21. Yokoyama H, Tahara H, Emoto M, Fujiwara F, Araki T, Shinohara K, Hatsuda S, Maeno T, Shoji T, Koyama H, Shoji T, Nishizawa Y. The K469E polymorphism of the intercellular adhesion molecule-1 gene is associated with plasma fibrinogen level in type 2 diabetes. Metabolism. 2005;54:381–6.View ArticlePubMedGoogle Scholar
  22. Pola R, Fex A, Gaetani E, Flore R, Serricchio M, Pola P. Synergistic effect of −174 G/C polymorphism of the interleukin-6 gene promoter and 469 E/K polymorphism of the intercellular adhesion molecule-1 gene in Italian patients with history of ischemic stroke. Stroke. 2003;34:881–5.View ArticlePubMedGoogle Scholar
  23. McGlinchey PG, Spence MS, Patterson CC, Allen AR, Murphy G, Belton C, McKeown PP. The intercellular adhesion molecule-1 (ICAM-1) gene K469E polymorphism is not associated with ischaemic heart disease: an investigation using family-based tests of association. Eur J Immunogenet. 2004;31:201–6.View ArticlePubMedGoogle Scholar
  24. Pradhan AD, Rifai N, Ridker PM. Soluble intercellular adhesion molecule-1, soluble vascular adhesion molecule-1, and the development of symptomatic peripheral arterial disease in Men. Circulation. 2002;106:820–5.View ArticlePubMedGoogle Scholar
  25. Tanne D, Haim M, Boyko V, Goldbourt U, Reshef T, Matetzky S, Adler Y, Mekori YA, Behar S. Soluble intercellular adhesion molecule-1 and risk of future ischemic stroke. A nested case–control study from the bezafibrate infarction prevention (BIP) study cohort. Stroke. 2002;33(Haim M):2182–6.View ArticlePubMedGoogle Scholar
  26. Tang W, Pankow JS, Carr JJ, Tracy PR, Bielinski SJ, North KE, Hopkins PH, Kraja AT, Arnett DK. Association of sICAM-1 and MCP-1 with coronary artery calcification in families enriched for coronary heart disease or hypertension: the NHLBI family heart study. BMC Cardiovasc Disord. 2007;7:30.View ArticlePubMedPubMed CentralGoogle Scholar
  27. Gaetani E, Flex A, Pola R, Papaleo P, De Martini D, Pola E, Aloi F, Flore R, Serricchio M, Gasbarrini A., Pola P. The K469E polymorphism of the ICAM-1 gene is a risk factor for peripheral arterial occlusive disease. Blood Coagul Fibrinolysis. 2002;13:483–8.View ArticlePubMedGoogle Scholar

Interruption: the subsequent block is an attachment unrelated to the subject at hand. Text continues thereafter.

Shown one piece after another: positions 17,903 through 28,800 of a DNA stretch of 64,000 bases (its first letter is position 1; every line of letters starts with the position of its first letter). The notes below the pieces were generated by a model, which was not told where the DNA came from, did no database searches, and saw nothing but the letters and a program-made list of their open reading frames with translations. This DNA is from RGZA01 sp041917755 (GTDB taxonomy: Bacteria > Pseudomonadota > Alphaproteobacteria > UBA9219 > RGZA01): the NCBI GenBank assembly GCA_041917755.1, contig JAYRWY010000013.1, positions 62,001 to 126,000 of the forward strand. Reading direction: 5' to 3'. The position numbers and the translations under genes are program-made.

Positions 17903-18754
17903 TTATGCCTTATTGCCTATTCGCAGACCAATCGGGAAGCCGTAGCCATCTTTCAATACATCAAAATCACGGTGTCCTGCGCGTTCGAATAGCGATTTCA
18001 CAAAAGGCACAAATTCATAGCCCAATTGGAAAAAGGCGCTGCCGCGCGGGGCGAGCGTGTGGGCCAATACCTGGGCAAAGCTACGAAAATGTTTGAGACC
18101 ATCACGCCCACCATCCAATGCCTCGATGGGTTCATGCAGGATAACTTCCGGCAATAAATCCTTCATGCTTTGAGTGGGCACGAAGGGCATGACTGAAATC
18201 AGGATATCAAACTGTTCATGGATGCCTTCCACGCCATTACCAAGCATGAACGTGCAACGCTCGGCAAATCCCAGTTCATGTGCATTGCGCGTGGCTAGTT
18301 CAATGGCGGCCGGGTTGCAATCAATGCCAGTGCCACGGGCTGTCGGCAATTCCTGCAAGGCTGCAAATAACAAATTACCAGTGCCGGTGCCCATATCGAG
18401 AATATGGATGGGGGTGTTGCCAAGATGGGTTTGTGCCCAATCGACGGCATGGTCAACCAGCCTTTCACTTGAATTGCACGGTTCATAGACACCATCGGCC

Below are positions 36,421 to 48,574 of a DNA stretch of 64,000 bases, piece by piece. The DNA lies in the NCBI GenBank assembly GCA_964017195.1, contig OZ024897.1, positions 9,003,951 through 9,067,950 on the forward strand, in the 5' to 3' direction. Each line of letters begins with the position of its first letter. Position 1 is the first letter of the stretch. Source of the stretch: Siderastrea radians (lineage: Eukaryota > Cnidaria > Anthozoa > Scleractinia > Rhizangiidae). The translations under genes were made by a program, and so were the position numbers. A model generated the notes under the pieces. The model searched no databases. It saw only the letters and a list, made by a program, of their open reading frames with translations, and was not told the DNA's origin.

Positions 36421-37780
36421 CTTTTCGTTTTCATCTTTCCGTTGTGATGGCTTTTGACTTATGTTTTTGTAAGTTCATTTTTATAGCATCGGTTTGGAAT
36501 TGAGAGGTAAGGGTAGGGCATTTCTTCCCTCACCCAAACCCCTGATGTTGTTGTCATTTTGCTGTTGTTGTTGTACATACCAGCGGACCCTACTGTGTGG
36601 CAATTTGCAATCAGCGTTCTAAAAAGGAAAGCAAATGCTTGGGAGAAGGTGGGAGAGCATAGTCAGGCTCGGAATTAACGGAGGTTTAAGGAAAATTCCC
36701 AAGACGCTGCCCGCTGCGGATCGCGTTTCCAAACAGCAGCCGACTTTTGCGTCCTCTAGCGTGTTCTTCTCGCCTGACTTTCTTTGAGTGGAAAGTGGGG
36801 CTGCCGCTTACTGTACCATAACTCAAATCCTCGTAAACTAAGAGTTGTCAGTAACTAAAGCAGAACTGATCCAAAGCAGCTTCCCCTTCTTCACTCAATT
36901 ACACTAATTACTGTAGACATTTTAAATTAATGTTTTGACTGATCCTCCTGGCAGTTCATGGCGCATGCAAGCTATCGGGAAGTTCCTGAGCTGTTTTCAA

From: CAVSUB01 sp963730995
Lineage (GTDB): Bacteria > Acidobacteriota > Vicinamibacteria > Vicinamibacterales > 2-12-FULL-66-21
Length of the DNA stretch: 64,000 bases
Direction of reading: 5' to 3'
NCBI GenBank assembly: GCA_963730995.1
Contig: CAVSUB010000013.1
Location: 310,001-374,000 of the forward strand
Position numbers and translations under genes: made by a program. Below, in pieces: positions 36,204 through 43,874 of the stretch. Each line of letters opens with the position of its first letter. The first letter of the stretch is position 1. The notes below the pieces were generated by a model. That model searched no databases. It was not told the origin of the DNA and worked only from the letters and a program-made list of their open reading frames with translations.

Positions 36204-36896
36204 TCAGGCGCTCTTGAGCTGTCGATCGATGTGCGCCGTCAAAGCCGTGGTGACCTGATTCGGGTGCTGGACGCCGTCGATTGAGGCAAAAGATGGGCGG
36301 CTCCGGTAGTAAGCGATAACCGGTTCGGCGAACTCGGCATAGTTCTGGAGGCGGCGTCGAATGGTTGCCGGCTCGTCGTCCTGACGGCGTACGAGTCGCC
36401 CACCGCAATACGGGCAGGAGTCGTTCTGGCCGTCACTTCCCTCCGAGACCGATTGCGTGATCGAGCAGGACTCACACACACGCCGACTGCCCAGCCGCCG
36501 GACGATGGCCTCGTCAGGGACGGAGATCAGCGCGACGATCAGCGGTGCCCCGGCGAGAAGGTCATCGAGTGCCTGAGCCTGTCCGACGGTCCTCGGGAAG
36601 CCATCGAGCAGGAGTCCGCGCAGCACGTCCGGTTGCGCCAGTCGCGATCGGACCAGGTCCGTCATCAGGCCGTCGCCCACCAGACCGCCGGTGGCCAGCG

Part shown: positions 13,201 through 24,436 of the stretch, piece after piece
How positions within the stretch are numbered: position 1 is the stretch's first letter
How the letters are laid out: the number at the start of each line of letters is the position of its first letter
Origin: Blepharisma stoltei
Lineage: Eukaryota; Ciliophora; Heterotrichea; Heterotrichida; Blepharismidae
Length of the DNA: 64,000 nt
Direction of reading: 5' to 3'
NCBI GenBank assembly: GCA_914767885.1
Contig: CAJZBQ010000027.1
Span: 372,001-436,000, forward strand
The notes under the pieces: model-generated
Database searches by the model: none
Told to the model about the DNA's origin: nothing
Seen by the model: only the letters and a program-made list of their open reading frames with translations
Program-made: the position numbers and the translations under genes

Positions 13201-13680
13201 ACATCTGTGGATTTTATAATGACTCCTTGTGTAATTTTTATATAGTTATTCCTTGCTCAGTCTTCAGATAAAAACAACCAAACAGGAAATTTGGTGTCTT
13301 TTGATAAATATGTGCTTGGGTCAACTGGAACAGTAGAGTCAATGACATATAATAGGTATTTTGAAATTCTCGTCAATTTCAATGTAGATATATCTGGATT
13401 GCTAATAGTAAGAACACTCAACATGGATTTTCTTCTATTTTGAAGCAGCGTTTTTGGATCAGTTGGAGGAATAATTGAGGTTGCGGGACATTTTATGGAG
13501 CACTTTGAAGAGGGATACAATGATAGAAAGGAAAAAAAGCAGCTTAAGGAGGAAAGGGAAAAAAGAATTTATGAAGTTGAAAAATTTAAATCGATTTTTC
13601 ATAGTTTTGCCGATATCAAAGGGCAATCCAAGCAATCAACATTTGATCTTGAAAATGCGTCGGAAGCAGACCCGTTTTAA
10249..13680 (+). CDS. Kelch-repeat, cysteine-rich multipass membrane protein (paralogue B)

28. Shaker O, Zahra A, Sayed A, Refaat A, El-Khaiat Z, Hegazy G, El-Hindawi K, Ay-El Deen M. Role of ICAM-1 and E-selectin gene polymorphisms in pathogenesis of PAOD in Egyptian patients. Vasc Health Risk Manag. 2010;6:9–15.PubMedPubMed CentralGoogle Scholar
  29. Petrovič Globočnik M, Osredkar J, Saraga-Babić M, Petrovič D. K469E polymorphism of the intracellular adhesion molecule 1 gene is associated with proliferative diabetic retinopathy in caucasians with type 2 diabetes. Clin Experiment Ophthalmol. 2008;36:468–72.View ArticleGoogle Scholar
  30. Casasnovas JM, Stehle T, Liu JH, Wang JH, Springer TA. A dimeri crystal structure for the N-terminal two domains of intercellular adhesion molecule-1. Proc Natl Acad Sci U S A. 1998;95:4134–9.View ArticlePubMedPubMed CentralGoogle Scholar
  31. DeGraba TJ, Sirén A-L, Penix L, McCarron RM, Hargraves R, Sood S, Karen D. Pettigrew KD, Hallenbeck JM. Increased endothelial expression of intercellular adhesion molecule-1 in symptomatic versus asymptomatic human carotid atherosclerotic plaque. Stroke. 1998;29:1405–10.View ArticlePubMedGoogle Scholar
  32. Nuotio K, Lindsberg PJ, Carpén O, Soinne L, Lehtonen-Smeds EMP, Saimanen E, Lassila R, Sairane T, Sarna S, Salonen O, Kovanen PT, Kaste M. Adhesion molecule expression in symptomatic and asymptomatic carotid stenosis. Neurology. 2003;60:1890–9.View ArticlePubMedGoogle Scholar
  33. Ma J, Möllsten A, Prázny M, Falhammar H, Brismar K, Dahlquist G, Efendic S, Gu HF. Genetic influences of the intercellular adhesion molecule 1 (ICAM-1) gene polymorphisms in development of Type 1 diabetes and diabetic nephropathy. Diabet Med. 2006;23:1093–9.View ArticlePubMedPubMed CentralGoogle Scholar

Copyright

© Popović et al. 2016